Highlander Reboot

The thing about Highlander is that it’s a great movie with a great soundtrack but it was made in the 80’s on a small budget and, loathe as I am to admit it, Christopher Lambert isn’t an exceptional actor.  Clancy Brown as the Kurgan holds up as an all-time villain, and Ramirez is a great character in one of Connery’s last decent performances.  And some of the aforementioned Queen songs rank as all time classics.

But even as an unabashed Highlander fan (I’m in the camp that likes the original film and none of the sequels nor the tv show) I think it is a film ripe for a reboot.  Here’s why.

1.  Music

In terms of the soundtrack to a possible reboot, surely Muse has to be at the forefront of the wishlist right?  Enough like Queen (especially something like United States of Eurasia) but also a rad band in their own right.  Lead singer Matthew Bellamy is a conspiracy theorist who would write incredible songs about immortals living a shadowy world “from the dawn of time.”

2. Conner Mcleod

Casting this role is tough.  For a while, Ryan Reynolds was considered, as apparently the producers wanted to find the one actor who would have been worse than Lambert.  It wouldn’t be surprising to find some flavor of the week Hollywood star cast in the role.  That would be a shame.  We already have a perfect actor for Mcleod.  Dustin Clare’s devil-may-care roguish Gannicus stole the show in the underrated Spartacus, and he would be far from the first Ozzy to play a memorable Scot, right?  He’s got the charm, the build, and the chops to nail this role.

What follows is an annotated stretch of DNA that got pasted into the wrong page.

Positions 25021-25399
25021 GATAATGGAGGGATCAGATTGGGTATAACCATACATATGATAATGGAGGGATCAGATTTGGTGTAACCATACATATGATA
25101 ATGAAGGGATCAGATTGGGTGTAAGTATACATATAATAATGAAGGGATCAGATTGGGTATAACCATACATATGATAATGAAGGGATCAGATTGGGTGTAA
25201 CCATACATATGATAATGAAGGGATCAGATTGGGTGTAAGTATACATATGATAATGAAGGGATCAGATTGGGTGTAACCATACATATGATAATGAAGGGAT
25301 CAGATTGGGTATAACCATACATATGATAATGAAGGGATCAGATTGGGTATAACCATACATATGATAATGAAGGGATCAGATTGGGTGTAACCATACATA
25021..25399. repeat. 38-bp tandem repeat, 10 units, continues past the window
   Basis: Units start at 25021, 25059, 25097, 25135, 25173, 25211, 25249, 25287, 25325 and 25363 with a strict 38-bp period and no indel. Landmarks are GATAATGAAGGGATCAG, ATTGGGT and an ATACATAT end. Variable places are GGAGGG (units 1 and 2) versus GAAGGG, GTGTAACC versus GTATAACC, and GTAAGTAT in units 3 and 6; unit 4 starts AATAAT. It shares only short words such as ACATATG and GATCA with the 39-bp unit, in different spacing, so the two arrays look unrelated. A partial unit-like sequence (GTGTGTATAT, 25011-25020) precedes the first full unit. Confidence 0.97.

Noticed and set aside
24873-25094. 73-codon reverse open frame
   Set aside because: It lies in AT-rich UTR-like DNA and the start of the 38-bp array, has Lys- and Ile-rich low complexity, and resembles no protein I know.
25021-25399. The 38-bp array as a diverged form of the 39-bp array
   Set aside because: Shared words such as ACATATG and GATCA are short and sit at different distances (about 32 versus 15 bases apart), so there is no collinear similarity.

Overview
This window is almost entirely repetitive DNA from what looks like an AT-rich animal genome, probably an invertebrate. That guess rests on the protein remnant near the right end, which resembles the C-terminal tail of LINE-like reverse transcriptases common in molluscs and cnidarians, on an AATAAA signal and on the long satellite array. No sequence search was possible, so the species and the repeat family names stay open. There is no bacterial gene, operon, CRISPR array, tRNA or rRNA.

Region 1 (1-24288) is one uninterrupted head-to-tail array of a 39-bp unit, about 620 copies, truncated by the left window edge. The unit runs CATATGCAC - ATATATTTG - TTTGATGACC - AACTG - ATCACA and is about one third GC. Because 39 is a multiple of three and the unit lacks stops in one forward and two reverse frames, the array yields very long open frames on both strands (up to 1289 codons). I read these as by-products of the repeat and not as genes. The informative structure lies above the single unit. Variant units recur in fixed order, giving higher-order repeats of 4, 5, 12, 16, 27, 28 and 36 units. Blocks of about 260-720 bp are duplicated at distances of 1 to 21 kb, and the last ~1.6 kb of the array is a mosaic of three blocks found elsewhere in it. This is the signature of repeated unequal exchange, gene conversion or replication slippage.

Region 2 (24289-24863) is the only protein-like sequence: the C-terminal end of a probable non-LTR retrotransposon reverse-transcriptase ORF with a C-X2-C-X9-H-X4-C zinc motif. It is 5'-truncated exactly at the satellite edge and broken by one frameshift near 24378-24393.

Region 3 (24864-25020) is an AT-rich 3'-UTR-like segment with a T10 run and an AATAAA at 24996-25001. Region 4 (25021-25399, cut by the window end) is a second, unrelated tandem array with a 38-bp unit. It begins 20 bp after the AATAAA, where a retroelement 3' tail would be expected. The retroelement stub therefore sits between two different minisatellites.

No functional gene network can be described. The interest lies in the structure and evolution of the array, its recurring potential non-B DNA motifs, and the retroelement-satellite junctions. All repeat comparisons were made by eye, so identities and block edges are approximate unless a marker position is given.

3. Missed opportunities

To name a few:

  • Does anyone believe that Fasil–a middle-aged accountant looking dude wearing white sneakers and a trench coat–is one of the last Immortals left?  The possibility to make him much more interesting–and stronger–would be afforded by the remake.
  • Kastigar is the best side character, with the best lines, and yet we barely get to see him.  More Kastigar would be fantastic.
  • Fight Choreography has come a long way since the first film.  We could have much more exciting sword battles now.

4. Beyond the Highlands

I really like the idea of exploring non-Scottish settings. A “Highlander” film set in Viking age Scandinavia would be pretty cool, right?  Or what about an Ottoman immortal, who could battle Janissaries throughout Constantinople?  Or use the 30 years war as a setting, a plundered and broken Europe with a lone Immortal facing off against the might of the Hapsburgs?  History has such a rich tapestry, which is a big part of the appeal of the mythos, in my opinion.


7 thoughts on “Highlander Reboot

  1. Personally, I’d rather see a NEW film, you know? I think Highlander’s fine as it is, and what we really need is a new story. But since you’re talking remakes… 🙂